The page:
One of the disadvantages of being an English writer in France is the difficulty of getting books to read. I could read in French I suppose, but it takes more energy and feels a bit like peering at a world through frosted glass. In other words, I'd rather not. The internet is the obvious solution, but there are drawbacks there too. What I really miss is being able to wander into a good bookshop, browse and then make a chance purchase.
Now, there are some excellent bookshops in Rouen and I do wander around in them from time to time, if only to soak up the atmosphere. But today I decided I really ought to go and thoroughly explore the amazing children's section at L'Armitière with a view to assessing the market as it is today, on the shelf, regardless of any differences there may be between English-language and French publishing. What I found surprised me.
It turns out that most of the books there are translated from English anyway, and many of the others are trying to look like they are. And do you know what? It's not just hype, there really are hoards of vampires in bookstores these days, whole belfries of them! Though Transylvania is right out – modern vampires live mostly in the suburbs.
The weird thing is -- even though there was a special stand for vampire books -- I didn't see anything by Stephanie Meyer there. Though I did come away rather feeling that I had, if you see what I mean.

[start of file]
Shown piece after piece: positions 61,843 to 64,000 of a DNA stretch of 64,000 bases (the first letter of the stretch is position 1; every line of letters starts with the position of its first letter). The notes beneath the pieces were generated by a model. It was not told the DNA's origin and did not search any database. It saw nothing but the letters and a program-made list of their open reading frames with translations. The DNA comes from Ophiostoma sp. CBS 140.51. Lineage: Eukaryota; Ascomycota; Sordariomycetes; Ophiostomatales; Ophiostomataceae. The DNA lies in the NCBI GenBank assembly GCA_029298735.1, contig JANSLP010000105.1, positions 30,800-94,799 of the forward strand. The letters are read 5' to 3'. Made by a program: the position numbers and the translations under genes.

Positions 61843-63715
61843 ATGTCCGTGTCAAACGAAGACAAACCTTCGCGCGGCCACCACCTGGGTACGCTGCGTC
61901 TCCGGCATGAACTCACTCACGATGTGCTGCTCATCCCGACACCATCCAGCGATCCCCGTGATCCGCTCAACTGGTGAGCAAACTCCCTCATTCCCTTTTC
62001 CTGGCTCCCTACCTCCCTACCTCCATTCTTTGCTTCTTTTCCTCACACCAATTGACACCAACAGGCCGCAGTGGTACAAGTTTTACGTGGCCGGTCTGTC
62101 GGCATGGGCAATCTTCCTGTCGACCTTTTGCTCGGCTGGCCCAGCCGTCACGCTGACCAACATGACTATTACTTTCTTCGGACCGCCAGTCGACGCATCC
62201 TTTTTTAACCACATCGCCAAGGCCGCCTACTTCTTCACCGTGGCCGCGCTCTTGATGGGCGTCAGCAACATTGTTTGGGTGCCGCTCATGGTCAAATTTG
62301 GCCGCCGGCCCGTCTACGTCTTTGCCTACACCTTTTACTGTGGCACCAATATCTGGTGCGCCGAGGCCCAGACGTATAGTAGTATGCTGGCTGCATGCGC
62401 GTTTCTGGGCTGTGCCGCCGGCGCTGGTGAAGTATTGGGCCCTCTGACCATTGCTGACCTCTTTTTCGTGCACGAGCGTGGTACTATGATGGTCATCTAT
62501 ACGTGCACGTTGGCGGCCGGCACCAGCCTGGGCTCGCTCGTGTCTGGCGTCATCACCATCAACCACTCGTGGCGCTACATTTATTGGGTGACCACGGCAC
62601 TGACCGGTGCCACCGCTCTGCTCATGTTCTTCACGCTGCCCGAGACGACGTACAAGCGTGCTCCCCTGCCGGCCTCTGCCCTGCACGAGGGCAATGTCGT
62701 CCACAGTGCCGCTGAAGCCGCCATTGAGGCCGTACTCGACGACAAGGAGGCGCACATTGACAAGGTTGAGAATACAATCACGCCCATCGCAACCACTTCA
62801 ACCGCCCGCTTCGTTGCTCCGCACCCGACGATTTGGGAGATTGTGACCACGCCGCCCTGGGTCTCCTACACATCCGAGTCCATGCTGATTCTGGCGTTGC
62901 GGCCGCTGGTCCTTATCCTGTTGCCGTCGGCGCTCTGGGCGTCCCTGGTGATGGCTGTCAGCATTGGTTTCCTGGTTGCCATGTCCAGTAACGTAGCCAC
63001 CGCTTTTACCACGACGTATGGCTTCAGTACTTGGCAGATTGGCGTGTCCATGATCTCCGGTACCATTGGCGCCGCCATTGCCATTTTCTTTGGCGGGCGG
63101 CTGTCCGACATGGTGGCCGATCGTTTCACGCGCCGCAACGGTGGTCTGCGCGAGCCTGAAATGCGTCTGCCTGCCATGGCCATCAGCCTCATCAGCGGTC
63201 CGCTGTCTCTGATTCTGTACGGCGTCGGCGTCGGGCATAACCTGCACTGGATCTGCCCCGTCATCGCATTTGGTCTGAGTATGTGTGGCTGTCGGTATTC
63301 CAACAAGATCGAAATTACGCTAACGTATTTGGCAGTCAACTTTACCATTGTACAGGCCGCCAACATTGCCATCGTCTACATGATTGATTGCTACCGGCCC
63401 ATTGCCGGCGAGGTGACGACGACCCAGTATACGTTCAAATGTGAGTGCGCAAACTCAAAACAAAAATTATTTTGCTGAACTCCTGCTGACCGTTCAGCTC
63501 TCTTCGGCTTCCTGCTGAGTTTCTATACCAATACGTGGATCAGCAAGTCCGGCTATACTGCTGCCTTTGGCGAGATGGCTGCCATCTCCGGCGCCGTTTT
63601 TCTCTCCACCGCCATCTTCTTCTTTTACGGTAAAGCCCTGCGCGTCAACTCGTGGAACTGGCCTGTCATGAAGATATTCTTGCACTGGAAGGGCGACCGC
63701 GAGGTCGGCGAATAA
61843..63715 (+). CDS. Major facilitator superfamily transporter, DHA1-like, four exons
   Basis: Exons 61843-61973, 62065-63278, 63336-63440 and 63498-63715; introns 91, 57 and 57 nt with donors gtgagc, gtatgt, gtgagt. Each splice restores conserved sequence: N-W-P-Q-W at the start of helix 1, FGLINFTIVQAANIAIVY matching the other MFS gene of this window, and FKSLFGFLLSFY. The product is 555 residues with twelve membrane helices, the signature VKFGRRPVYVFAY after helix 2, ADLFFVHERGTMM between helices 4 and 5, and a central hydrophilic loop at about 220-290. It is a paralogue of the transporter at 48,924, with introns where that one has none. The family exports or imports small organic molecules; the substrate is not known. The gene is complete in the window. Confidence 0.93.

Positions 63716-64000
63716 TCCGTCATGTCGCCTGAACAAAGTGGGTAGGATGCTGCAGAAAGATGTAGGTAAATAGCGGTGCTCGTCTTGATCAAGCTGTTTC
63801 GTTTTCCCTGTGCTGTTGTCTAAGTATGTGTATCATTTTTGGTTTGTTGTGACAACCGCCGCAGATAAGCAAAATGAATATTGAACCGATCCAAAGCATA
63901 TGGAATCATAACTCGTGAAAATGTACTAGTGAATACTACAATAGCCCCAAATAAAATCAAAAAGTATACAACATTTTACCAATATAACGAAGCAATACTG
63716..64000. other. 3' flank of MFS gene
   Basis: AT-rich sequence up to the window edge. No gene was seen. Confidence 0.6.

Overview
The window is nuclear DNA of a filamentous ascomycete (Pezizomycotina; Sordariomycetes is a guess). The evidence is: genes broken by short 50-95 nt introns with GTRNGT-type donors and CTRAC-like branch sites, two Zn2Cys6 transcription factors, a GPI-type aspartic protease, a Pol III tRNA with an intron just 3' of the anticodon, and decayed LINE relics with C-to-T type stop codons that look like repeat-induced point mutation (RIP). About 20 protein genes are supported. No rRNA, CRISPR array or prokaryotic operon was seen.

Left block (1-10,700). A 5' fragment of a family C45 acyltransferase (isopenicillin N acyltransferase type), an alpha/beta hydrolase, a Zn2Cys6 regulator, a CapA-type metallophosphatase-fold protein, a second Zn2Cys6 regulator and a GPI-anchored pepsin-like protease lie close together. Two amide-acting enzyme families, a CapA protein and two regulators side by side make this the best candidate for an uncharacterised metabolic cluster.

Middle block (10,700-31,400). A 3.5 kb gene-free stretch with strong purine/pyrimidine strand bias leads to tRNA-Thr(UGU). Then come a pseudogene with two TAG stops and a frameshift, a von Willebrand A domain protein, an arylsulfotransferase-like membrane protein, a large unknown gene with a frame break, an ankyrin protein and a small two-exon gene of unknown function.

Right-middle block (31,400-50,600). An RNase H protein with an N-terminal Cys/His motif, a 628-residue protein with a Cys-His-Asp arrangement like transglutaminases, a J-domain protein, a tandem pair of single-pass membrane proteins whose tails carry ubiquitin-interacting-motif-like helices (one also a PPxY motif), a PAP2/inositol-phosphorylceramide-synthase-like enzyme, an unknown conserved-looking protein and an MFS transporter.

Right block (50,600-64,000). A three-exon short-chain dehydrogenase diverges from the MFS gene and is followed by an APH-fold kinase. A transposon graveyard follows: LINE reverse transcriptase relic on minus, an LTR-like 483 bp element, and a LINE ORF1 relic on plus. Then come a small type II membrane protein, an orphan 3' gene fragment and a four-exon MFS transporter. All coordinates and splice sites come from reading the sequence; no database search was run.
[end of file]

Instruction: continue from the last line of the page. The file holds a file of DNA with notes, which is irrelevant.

Whatever happened to vampires? They really have gone soft, haven't they? Now they are the toothbrushing playthings of adolescent female fantasy, I really feel the lack of good old fashioned, blood-hungry monsters. Not that I want to write about them particularly, but we need to leave something in the shadows, otherwise how will we scare our children? And it's no good looking to werewolves, zombies or fallen angels, they're just as dreamy and pretend-dangerous these days.
With one eye (as always) on the future, I collect romantic comedy plot ideas for adult fiction. Coming home from my visit to the vampire's air conditioned, bookish lair, something silly in that line occurred to me. A story about a shy, socially awkward young man who never has any luck with women, and who hides himself away to study all the faux-bestial anti-heroes in paranormal teen fiction. He emerges a year later, deathly pale from lack of sunlight and over-wise from all those glimpses into the secret desires of female writers. He learns how to cook, gets a job in publishing, and then goes on the rampage, carelessly letting his eighteenth century manners show beneath his leather jacket and simpering, 'Mon amour, I vish to slay you mercilessly, but for now, I sink I vill just hold your hand, no?'